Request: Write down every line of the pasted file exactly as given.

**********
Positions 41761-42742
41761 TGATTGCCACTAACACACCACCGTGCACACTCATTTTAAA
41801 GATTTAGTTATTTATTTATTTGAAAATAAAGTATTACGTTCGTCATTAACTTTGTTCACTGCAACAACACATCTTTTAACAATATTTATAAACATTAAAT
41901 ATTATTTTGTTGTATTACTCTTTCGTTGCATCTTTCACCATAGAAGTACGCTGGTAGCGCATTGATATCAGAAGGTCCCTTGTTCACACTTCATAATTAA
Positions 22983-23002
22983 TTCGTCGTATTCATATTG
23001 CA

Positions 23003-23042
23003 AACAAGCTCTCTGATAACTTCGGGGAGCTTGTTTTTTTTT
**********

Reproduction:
Positions 41761-42742
41761 TGATTGCCACTAACACACCACCGTGCACACTCATTTTAAA
41801 GATTTAGTTATTTATTTATTTGAAAATAAAGTATTACGTTCGTCATTAACTTTGTTCACTGCAACAACACATCTTTTAACAATATTTATAAACATTAAAT
41901 ATTATTTTGTTGTATTACTCTTTCGTTGCATCTTTCACCATAGAAGTACGCTGGTAGCGCATTGATATCAGAAGGTCCCTTGTTCACACTTCATAATTAA
Positions 22983-23002
22983 TTCGTCGTATTCATATTG
23001 CA

Positions 23003-23042
23003 AACAAGCTCTCTGATAACTTCGGGGAGCTTGTTTTTTTTT